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TABLE OF CONTENTS Nov 12 - 18, 2012 Volume 98 Number 39 - 0 comments

Rambler's Ming takes wing

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By: Trish Saywell

The Ming copper-gold mine on Newfoundland’s Baie Verte Peninsula officially moved into commercial production on Nov. 1, and Rambler Metals and Mining (RAB-V, RMM-L) says the first 9,000 to 10,000 tonnes of copper concentrate will be shipped from the port at Goodyear’s Cove in December.

The initial six years of mine life will be based on the underground mining of Ming’s massive sulphides, which hold a reserve of 1.5 million tonnes grading 1.62% copper, 2.40 grams gold per tonne and 10.90 grams silver per tonne for 24,252 contained tonnes copper, 115,549 contained oz. gold and 525,139 contained oz. silver.

The massive sulphide zones are parallel, plunging deposits separated by 250 metres, and they remain open both up and down-plunge. But 100 metres below is a lower footwall deposit containing an indicated resource of 18.3 million tonnes grading 1.43% copper for 261,258 contained tonnes copper at a 1% copper cut-off grade. 

“It’s a much bigger deposit amenable to bulk mining,” chief executive George Ogilvie explains in a telephone interview from St. John’s, N.L. “There is close to US$3 billion in untapped potential revenue sitting in the ground in the lower footwall, and it would take the Ming mine from a six-year mine life to something approaching twenty years.”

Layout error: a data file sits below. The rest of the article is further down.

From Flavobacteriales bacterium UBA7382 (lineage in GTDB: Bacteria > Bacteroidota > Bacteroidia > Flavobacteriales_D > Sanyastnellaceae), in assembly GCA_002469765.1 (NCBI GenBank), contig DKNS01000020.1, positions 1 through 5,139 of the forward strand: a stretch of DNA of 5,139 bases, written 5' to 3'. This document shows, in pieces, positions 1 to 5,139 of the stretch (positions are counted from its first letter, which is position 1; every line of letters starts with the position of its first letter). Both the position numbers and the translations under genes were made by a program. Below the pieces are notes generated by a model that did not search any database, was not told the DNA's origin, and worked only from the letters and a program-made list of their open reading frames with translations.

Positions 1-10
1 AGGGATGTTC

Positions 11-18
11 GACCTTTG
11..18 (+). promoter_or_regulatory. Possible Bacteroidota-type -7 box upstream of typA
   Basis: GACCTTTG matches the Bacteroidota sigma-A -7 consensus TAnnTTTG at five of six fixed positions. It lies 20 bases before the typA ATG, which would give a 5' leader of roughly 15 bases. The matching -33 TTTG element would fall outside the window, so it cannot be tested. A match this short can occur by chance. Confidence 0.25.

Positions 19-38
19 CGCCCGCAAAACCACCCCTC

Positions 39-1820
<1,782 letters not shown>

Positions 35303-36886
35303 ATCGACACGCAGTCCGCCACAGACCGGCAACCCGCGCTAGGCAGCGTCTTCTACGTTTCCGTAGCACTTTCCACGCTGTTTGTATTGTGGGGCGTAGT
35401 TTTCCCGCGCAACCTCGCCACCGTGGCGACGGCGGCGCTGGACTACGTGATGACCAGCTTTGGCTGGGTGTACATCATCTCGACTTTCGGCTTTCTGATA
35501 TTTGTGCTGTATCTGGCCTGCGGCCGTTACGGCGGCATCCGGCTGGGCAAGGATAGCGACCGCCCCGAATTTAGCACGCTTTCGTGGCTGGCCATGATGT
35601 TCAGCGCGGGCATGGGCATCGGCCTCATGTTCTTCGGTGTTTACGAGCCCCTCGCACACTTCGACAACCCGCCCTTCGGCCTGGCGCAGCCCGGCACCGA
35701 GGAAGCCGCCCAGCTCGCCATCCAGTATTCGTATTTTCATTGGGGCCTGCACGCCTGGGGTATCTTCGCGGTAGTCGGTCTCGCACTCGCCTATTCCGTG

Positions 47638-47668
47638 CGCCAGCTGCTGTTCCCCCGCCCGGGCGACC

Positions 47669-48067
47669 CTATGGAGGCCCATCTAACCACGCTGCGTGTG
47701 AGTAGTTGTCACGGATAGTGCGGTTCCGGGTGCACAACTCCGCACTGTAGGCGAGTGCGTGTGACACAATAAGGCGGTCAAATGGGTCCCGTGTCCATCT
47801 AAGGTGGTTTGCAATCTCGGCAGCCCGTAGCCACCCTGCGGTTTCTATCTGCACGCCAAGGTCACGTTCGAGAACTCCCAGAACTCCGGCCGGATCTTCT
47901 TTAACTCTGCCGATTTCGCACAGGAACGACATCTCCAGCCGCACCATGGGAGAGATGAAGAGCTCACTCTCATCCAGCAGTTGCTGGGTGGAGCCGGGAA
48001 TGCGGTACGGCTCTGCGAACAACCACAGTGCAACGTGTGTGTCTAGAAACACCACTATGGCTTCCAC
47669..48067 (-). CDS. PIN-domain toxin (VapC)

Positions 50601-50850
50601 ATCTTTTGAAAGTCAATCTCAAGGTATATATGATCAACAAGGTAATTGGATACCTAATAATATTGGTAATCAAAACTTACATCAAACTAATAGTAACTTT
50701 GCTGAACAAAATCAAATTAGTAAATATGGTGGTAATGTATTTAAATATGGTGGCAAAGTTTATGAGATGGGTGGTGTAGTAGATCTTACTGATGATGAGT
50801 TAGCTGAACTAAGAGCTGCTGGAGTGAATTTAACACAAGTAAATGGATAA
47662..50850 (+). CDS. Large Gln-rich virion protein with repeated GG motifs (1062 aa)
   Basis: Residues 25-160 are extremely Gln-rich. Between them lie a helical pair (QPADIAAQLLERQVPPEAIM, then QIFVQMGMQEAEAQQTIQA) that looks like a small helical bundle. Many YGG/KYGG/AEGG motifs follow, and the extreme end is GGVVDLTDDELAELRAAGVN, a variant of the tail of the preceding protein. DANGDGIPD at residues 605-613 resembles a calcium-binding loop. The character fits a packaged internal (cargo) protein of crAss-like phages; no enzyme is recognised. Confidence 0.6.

Because the lower footwall deposit is a lower grade, it would have to be mined as a larger rate of production to get the benefits of economy of scale — probably at a rate between 3,000 and 4,000 tonnes per day, Ogilvie estimates. A recent preliminary economic assessment of the footwall zone demonstrated a net present value in excess of US$250 million and an internal rate of return of 18%, and it concluded that over the first five years, it would involve a capital investment of about US$231 million. 

With the lower footwall deposit in mind, Ogilvie and his team brought in Tinma International as a strategic investor. The privately held Chinese company holds 16% of Rambler and could become a major offtake partner in the future.    

“They’ve been involved in the copper business for three decades, but their source of copper in the past has always been second-hand scrap, and what they were finding was that getting access to scrap metal was becoming more and more difficult, and it was putting pressure on their facilities in China to find more processing material,” Ogilvie explains. “This is their first foray into a mining company with primary access to copper at the production source.”

If the footwall deposit goes ahead, Ogilvie says, it would produce between 50,000 and 60,000 tonnes of copper concentrate a year. And assuming that the concentrate grade runs at 30% copper, this would produce around 15,000 to 18,000 tonnes of contained copper metal annually, he calculates. And at US$8,000 per tonne copper, which is where the price is right now, that adds up to about US$140 million in annual revenue.